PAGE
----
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ISIS Cashes in on Antiques from Shrines Destroyed in Iraq and Syria

ISIS Cashes in on Antiques from Shrines Destroyed in Iraq and Syria

The Islamic State (ISIS/ISIL) destroys Christian and Muslim shrines and tombs because of idolatry. However, the jihadists know the value of items and manage to sell them to Western antique collectors. 

Antique sales pushed the group’s accounts from under $1,000 to billions. These militants control around 4,500 archeological sites. In al-Nabuk, they stole antiques over 8,000 years old, which netted $36 million for the jihadists. Residents and gangs are allowed to loot the shrines, but they must give 20% to 50% of their profits to the Islamic State.

“There is no doubt that looting and illicit trade in antiquities is highly lucrative, enough for ISIS to be deeply engaged and implicated in it,” said Shawnee State University Professor Amr Al-Azm. “Stopping this illicit trade in antiquities, therefore, must be an imperative, not only because it is a major source of income for terrorist organizations like ISIS, but also because it is causing irreparable damage to Syria’s cultural heritage.”

Representative Christopher Smith (R-NJ) wants legislation to curb “the sale of stolen antiquities from conflict zones such as Syria and Iraq.” Blood antiquities from around the world do land in America, even at well-respected auctions by Christie’s. In 2009, Christie’s sold a statue from Cambodia to an anonymous buyer, but bought it back in 2014 when they were told it was looted from a temple in the 1970s.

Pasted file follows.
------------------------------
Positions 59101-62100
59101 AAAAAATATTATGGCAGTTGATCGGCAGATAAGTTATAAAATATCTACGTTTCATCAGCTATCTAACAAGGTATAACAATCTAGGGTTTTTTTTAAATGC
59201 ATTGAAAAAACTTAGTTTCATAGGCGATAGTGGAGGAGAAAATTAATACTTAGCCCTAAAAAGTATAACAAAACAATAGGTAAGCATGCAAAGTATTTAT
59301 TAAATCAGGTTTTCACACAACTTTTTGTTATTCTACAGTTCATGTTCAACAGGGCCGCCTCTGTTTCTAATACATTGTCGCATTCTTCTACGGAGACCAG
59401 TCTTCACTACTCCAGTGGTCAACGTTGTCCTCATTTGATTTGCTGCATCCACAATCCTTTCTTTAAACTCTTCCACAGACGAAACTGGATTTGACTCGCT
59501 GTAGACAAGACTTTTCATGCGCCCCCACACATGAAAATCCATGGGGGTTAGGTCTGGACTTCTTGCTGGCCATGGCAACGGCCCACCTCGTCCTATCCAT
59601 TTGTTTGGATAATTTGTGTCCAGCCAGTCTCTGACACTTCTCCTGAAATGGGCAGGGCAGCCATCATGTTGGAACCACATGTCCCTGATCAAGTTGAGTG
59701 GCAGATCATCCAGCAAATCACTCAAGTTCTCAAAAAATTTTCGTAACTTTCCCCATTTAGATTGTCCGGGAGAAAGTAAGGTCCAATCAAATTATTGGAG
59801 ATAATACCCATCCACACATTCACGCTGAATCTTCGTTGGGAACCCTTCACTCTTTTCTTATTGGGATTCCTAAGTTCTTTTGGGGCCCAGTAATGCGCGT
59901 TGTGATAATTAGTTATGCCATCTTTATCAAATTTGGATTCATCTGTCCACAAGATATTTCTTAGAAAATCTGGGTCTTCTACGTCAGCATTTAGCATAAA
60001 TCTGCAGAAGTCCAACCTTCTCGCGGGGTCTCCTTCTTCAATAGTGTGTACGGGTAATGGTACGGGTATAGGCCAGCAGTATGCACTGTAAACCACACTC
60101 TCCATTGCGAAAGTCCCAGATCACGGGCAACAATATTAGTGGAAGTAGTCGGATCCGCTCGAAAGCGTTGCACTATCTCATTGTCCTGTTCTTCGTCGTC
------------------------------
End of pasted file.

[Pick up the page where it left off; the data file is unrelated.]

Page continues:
German antique collectors are also drawn to these sales. Illegal antiques “[rank] third in global organized crime.” Munich is one of the major cities within this web, along with Brussels and London. Michael Müller-Karpe, forensic archeologist at the Roman-Germanic Central Museum, said action should not be delayed, even if a country does not report an artifact missing.

“Even if Syria, Turkey or Iraq can’t demand the return of certain objects because they can’t prove that they were found on their territories, it’s evident that the artifacts must be of illegal origin,” said Müller-Karpe. “In that case, they should actually be seized and confiscated, because this amounts to handling stolen goods.”

But the Middle East antique ring expands farther than the Islamic State. The Syrian rebels sell valuable antiques to fund their fight against Syrian President Bashar al-Assad. In 2013, conservationists said the rebels control the majority of Syria’s archeological areas. The leaders said they must sell the antiques in order to fight. Some pieces sell for $50,000.

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